For this project, you will design and implement a C++ program that generates a set of reports based on data from Statistics Canada’s Other livestock1 census, for the years 2011 and 2016. Your code will be correctly separated into object design categories, it will be designed for easy extensibility to additional categories of data, and it will meet every principle of good software engineering that we have covered in class.
The mandatory minimum criteria for grading this project is that all the requirements must be implemented, the code must meet all the listed constraints, it must execute correctly, and it must print the required reports to the screen. Submissions that are incomplete, or that don’t work correctly, or that don’t meet all the constraints, or that don’t print out resulting reports, will earn a grade of zero.
2. Data Set and Reports
You will use the Statistics Canada census data provided for you in the farms.dat file posted in cuLearn. This file contains data on nine types of animals living on farms in Canada, including the number of farms that host the animals, and the total number of animals living on those farms, for each region (province or territory) and agricultural sub-region in Canada, for the census years 2011 and 2016.
Statistics Canada’s Other livestock census category includes nine types of animals: horses/ponies, goats, llamas/alpacas, rabbits, bison/buffalo, elk/wapiti, domestic deer, wild boars, and mink.
Each record (i.e. each line) in the census data file gives us farm and animal statistics for a given year, region, agricultural sub-region, and type of animal. That record tells us how many farms reported data for that type of animal, in that sub-region, for that year, and it tells us how many animals were reported by those farms.
The records are formatted as follows: <year region subRegion animalType numFarms numAnimals> where year indicates a census year; region indicates either a province, or a territory, or “CAN” for all of Canada, where the farms and animals are located; subRegion specifies the agricultural sub-region for those farms and animals; animalType tells us which type of animal was counted for that record; numFarms tells us the number of farms that reported hosting animals of that type in that sub-region, for that year; and numAnimals indicates the total number of animals of that type reported as living on those farms.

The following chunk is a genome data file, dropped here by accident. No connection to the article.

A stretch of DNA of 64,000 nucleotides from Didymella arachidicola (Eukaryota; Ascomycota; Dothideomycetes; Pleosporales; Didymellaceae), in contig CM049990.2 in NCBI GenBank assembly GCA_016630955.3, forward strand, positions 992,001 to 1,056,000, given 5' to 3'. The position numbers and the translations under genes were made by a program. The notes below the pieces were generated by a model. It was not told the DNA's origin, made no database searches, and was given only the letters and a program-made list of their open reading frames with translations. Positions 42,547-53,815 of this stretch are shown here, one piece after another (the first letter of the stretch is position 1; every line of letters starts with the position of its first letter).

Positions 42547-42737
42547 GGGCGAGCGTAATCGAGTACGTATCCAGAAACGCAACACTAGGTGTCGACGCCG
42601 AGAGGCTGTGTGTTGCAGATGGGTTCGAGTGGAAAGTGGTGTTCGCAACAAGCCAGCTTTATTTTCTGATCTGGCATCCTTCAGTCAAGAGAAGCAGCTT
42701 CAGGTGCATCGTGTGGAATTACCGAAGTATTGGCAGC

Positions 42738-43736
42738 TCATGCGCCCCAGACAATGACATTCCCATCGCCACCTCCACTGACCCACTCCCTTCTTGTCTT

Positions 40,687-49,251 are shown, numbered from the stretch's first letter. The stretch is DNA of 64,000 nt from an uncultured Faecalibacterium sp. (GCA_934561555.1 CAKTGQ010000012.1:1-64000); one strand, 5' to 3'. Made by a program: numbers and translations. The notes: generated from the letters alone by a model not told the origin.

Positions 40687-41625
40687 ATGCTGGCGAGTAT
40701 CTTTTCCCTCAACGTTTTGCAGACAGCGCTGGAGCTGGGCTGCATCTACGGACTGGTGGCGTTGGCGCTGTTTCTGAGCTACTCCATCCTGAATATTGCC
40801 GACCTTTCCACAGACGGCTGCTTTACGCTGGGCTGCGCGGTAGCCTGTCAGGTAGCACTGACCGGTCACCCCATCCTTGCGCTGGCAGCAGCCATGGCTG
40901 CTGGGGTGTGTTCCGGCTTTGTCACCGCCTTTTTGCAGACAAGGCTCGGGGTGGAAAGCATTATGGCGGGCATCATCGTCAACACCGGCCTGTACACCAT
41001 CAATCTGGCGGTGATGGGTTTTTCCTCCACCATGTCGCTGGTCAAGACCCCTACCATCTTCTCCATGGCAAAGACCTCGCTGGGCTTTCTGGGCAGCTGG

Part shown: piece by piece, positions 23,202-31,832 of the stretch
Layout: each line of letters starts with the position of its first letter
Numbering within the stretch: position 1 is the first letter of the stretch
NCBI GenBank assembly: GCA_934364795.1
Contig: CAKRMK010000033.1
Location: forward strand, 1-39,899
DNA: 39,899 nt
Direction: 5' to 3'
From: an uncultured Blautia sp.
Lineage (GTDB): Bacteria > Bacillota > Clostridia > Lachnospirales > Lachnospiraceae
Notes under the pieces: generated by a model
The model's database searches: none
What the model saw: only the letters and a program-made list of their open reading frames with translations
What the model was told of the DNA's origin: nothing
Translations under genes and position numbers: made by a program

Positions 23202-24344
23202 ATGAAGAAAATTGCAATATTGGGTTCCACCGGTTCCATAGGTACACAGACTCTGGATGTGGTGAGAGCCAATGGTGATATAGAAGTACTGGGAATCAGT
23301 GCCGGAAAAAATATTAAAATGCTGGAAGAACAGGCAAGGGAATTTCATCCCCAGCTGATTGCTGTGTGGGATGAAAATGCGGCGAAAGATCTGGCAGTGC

The first record tells us that, in the census year 2011, there were 47,454 farms that reported they were hosting horses and ponies in Canada overall. Altogether, those farms reported that a total of 392,340 horses and ponies lived on those farms. The second record tells us that, in 2016, in the Ontario sub-region of Eastern Ontario, there were 143 farms that reported having llamas and/or alpacas, and altogether, they reported a total of 944 llamas and/or alpacas living on those farms.
Your program will use the census data provided in order to generate the following three (3) reports, when requested by the user:
2.1. a report listing the regional percentage breakdown of farms that hosted animals of each type in 2016
- 2.1.1. each row will show data for a region (province or territory), excluding Canada
- 2.1.2. each column will represent a type of animal, in addition to one last column showing the region’s percentage over all animals